Lone Star raises $10bn for distressed private equity, real estate deals

The private equity firm beat its combined target of $6.5bn for the two funds. It is the first time Lone Star has raised separate, side-by-side funds for each investment strategy.

US private equity firm Lone Star Funds has closed its sixth buyout fund and first real estate fund on a combined total of roughly $10 billion (€6.3 billion).

Lone Star Fund VI raised approximately $7.5 billion, while Lone Star Real Estate I garnered commitments of roughly $2.5 billion, a source familiar with the matter told PERE's sister website, PEO. A Lone Star spokesman declined to comment.

The funds will be run side-by-side, making global “opportunistic” investments in distressed debt, distressed real estate and real estate entities, according to January 2008 investment committee minutes from the Oregon Investment Council. Their target internal rate of return is 25 percent.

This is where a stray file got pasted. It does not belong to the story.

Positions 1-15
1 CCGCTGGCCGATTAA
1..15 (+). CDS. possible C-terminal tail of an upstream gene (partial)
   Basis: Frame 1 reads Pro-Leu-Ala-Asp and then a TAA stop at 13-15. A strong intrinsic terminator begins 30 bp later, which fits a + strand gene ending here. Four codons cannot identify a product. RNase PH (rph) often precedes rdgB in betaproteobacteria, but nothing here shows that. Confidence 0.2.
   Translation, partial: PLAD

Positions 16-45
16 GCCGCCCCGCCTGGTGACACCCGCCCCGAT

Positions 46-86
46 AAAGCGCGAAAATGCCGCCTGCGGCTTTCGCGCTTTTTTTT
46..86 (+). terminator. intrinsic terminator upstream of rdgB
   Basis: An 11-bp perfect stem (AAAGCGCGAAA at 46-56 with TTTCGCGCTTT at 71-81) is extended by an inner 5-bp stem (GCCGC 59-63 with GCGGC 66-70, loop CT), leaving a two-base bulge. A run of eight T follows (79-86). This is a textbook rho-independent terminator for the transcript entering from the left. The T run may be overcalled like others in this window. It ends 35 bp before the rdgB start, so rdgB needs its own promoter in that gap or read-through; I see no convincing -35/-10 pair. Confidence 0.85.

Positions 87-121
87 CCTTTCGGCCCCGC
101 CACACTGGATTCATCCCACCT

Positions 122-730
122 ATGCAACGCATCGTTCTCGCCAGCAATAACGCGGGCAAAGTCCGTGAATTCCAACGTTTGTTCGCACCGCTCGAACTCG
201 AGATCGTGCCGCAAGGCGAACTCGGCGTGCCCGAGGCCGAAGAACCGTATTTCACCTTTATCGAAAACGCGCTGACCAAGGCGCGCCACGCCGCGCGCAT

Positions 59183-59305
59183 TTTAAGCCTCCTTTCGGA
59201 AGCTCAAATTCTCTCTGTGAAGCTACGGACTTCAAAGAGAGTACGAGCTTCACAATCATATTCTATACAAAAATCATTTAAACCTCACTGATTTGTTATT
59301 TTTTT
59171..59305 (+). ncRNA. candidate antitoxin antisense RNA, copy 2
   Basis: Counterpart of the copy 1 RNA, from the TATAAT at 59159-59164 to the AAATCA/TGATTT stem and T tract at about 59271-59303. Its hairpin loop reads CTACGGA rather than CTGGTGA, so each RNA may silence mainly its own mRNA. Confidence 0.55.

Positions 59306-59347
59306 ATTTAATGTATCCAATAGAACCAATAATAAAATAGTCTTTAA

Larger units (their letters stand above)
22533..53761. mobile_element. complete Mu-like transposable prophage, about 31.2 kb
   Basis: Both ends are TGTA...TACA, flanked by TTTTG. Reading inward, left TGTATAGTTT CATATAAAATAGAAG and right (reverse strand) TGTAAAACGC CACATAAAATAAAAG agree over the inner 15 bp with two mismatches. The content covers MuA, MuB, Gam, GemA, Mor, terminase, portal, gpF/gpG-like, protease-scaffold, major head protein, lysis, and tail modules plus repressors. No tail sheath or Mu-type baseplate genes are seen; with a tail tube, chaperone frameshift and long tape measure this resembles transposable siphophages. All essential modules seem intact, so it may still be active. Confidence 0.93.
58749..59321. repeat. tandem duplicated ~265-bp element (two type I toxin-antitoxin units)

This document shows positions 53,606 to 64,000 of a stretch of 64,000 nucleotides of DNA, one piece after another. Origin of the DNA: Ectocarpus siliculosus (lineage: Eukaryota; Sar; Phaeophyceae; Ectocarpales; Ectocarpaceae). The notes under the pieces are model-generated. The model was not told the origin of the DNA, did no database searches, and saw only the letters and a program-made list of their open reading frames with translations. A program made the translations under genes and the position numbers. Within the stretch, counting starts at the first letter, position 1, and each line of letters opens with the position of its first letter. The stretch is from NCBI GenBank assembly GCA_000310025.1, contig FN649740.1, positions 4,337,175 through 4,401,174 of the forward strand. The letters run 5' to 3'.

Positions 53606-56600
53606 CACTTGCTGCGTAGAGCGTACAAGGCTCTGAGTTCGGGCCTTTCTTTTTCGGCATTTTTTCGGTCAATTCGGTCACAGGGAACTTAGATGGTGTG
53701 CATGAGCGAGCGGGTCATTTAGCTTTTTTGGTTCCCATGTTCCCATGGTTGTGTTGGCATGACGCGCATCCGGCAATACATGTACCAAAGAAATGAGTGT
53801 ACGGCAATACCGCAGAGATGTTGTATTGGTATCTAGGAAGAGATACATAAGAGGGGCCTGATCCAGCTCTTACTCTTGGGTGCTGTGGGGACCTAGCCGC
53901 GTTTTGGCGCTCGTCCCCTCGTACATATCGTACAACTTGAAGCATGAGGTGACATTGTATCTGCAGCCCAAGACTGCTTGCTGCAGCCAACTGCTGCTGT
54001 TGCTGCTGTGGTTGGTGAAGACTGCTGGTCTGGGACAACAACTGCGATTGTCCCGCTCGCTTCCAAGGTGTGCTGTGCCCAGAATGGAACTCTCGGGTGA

The buyout fund will focus on “distressed debt and in asset rich or financially oriented operating companies”, according to the minutes.

Lone Star managing partner John Grayken gave a brief overview of the firm’s global footprint and trends in investment opportunities to the public pension, which ultimately committed up to $500 million in Fund VI and up to $100 million to the real estate fund.

He also reportedly stressed the firm’s ability to deliver returns amid economic downturns and difficult market environments.

Last month, Grayken and his firm were cleared of allegations of stock price manipulation pertaining to the acquisition of Korea Exchange Bank. Lone Star has agreed to sell its 51 percent stake in the bank to HSBC for $6.3 billion, but the deal has yet to clear all hurdles.

Earlier this week, in an effort to assuage public and regulatory concerns, HSBC vowed to keep KEB publicly listed, maintain current employment levels and a board of directors whose majority of directors are Koreans.

Lone Star has been actively picking up distressed mortgage-related assets in the past 10 months, most recently paying $5.9 billion for commercial lender CIT Group’s subprime mortgage unit.

The Texas-headquartered firm’s fifth buyout fund, which was technically organized as two funds, one registered in the US and the other registered in Bermuda, closed on $5 billion in September 2004.